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Table 2. High-quality SNPs called within the total enriched sequences (total SNPs) and the targeted gene sequences (target SNPs), respectively.

Detected Sequence Variation

Two or more copies of all targeted genes were recovered by the sequence capture, matching BLAST positions of all known homologs in the B. napus Darmor-bzh reference genome. In total we identified 160 individual homologs/paralogs for the 29 genes of the target panel. Of these, 23 sequences could not be translated in silico to proteins matching database records for A. thaliana, B. rapa, B. oleracea, or B. napus, and/or could not be uniquely mapped to a B. oleracea or B. rapa CDS database. Therein, we found 10 copies not translating to protein at all according to our prediction with GENSCAN, therefore they might be non-functional paralogs. Another 12 copies translated to fragmented or meaningless peptide in silico, having no (5 copies) or no unique hit to the respective CDS databases (7 copies). One copy was predicted to translate to meaningless peptide, but had a respective hit in the B. rapa CDS database. These copies were also considered non-functional. A further four copies had high homology but were partially missing in the reference genome assembly. 120 copies were captured over their full coding length, while 13 copies only translated to parts of the expected protein. Figure 6 and Figure S1 show the relative positions of all homologs between A. thaliana, B. rapa, B. oleracea, and B. napus. Considering the expected copy number based on the B. rapa and B. oleracea genomes, a total of 9 copies were lost, whereas 28 (including the 23 non-functional copies) were duplicated. This suggests that only 5 of the new gene duplications were functional, but also that relatively few duplicated paralogs of flowering time regulatory genes have been lost in B. napus after polyploidization. Considering all functional copies, this gives a ratio of 1.9:1 comparing the tetraploid with the diploid genomes, representing a 3% change to the expected 2:1 ratio (Figure 6, Figure S1).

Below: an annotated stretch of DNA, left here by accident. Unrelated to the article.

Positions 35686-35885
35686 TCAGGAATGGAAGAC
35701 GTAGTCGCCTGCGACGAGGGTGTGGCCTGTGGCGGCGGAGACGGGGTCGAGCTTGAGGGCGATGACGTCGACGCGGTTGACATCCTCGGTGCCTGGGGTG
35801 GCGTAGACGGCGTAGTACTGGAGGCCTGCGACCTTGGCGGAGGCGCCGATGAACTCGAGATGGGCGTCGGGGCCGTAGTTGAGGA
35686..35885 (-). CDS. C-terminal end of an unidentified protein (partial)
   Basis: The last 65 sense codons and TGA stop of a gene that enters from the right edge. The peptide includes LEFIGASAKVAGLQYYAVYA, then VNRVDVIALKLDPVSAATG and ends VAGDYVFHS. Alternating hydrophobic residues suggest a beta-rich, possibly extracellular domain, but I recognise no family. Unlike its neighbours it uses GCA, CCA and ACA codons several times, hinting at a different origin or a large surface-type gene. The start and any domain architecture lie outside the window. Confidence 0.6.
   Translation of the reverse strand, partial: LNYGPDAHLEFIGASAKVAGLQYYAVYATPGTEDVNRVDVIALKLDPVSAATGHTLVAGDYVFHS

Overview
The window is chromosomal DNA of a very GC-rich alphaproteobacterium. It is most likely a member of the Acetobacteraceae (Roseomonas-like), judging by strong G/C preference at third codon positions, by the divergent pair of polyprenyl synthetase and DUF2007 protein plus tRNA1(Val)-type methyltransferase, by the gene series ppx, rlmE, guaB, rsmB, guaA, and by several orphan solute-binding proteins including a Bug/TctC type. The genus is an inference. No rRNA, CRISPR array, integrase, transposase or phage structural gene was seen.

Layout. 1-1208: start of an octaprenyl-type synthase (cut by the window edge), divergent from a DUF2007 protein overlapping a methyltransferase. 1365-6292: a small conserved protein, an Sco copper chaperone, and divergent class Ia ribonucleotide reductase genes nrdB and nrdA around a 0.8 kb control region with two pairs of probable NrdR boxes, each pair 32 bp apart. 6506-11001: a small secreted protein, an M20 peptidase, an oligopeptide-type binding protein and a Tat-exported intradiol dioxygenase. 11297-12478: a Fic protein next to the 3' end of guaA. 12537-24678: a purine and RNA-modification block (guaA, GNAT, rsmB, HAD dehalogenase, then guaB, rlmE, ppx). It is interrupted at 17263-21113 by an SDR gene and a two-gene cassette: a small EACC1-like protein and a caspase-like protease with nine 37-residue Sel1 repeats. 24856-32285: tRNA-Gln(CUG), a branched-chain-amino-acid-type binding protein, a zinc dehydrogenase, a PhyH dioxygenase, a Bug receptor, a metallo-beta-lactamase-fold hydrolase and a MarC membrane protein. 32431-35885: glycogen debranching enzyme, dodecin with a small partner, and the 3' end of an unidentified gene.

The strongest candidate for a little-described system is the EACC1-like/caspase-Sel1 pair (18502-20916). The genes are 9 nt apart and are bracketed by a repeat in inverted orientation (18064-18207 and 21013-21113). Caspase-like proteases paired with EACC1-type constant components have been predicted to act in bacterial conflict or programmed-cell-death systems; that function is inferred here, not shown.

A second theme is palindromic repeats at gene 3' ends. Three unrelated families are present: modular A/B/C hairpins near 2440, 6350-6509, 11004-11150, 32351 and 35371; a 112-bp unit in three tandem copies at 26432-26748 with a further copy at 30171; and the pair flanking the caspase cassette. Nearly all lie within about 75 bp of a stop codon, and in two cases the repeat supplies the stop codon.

Comparisons with gene expression data from the semi-winter B. napus variety “Ningyou 7” for different time points and treatments suggest that all of the loci we captured and considered functional are expressed in B. napus [Carlos Molina, Christian Albrechts University, Kiel, Germany, unpublished data]. Because of its homology to CO, the oligonucleotide baits also captured four B. napus homologs of the gene CO-like 2, although this gene was not included in the target panel. The four captured Bna.CO-like 2 homologs were therefore included in the further analysis of variation.

DNA sequence variation was detected in 104 of the captured gene sequences. As expected, SNP variation was most predominant, with high-confidence SNPs being observed in 102 of the 104 variable genes. High-confidence CNV was observed at 7 gene loci, with one locus showing PAV. InDels were not detected by SOAPindel within our target regions, therefore no frameshifts are expected in this dataset. A comparative mapping with the software Bowtie (using default settings) showed InDels only in regions of very low mapping quality, so we considered them to be mapping errors.